Zevalin® (Ibritumomab Tiuxetan) is a form of cancer therapy called radioimmunotherapy. The Food and Drug Administration approved it in February 2002 as the first radioimmunotherapy agent for the treatment of non-Hodgkin’s lymphoma (NHL). The fifth most common cancer after Breast, Prostate, Lung, and colon cancer, NHL is a type of malignant disease that occurs within the lymphatic system. Radioimmunotherapy is a promising new area of cancer treatment that combines the targeting power of monoclonal antibodies – engineered in a laboratory to recognize and attach to substances on the surface of certain cells – with radioactive isotopes. Zevalin® is a radiolabeled monoclonal antibody that targets B-cell lymphomas. Given on an outpatient basis over a period of seven to nine days, the physicians of the Cancer Treatment Group deliver the treatment regimen by infusion. When infused into the patient, the radiation-carrying antibodies circulate in the body and attach to the surface of specific cells, delivering radiation directly to the cancerous cells. On day one, patients are infused with Rituxan and are then injected with a dose of the Zevalin antibody. Seven to nine days later, patients receive a second Rituxan infusion, followed by another injection of the Zevalin antibody. Follow-up care will be required for at least 12 weeks.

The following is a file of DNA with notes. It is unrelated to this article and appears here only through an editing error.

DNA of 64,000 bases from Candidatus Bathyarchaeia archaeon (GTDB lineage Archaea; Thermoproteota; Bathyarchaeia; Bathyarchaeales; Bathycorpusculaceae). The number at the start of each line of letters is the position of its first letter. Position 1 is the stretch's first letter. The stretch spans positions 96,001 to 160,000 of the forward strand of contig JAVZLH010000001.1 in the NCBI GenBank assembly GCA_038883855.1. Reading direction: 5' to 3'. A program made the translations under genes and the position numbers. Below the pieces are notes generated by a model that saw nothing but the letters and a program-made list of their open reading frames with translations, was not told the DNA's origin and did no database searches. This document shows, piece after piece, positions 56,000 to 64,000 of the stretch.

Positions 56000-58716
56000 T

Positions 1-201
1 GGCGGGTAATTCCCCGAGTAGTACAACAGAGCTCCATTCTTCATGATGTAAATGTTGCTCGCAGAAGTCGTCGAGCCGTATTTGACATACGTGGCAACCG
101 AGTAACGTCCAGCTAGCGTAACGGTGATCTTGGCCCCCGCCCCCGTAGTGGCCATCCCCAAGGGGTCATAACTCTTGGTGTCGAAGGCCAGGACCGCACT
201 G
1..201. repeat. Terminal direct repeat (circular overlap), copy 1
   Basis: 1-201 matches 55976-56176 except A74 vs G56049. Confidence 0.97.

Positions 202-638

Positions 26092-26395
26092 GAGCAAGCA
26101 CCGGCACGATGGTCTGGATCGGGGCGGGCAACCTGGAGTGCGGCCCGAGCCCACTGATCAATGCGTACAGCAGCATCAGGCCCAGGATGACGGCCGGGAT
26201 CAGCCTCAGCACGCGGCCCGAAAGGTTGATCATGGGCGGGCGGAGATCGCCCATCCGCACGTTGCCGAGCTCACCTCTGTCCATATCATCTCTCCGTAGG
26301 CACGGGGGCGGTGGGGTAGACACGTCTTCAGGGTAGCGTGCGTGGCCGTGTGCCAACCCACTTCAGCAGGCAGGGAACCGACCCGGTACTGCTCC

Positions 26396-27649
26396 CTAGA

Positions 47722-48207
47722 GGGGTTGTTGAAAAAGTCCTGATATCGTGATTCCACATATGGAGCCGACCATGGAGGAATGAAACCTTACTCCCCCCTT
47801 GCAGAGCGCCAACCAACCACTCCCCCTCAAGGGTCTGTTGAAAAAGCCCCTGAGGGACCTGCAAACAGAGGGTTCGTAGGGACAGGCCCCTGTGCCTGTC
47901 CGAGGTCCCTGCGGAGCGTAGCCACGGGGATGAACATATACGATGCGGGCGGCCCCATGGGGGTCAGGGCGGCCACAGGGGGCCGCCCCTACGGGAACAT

Benefits of Zevalin

  • Indicated for the treatment of patients with relapsed or refractory low-grade, follicular, or transformed B-cell NHL
  • Delivers a targeted dose of radiation directly to the malignant cells
  • Can be used to supplement chemotherapy, bone marrow transplant, or stem cell transplants for increased efficacy
  • Potential for use as a replacement to external beam radiation therapy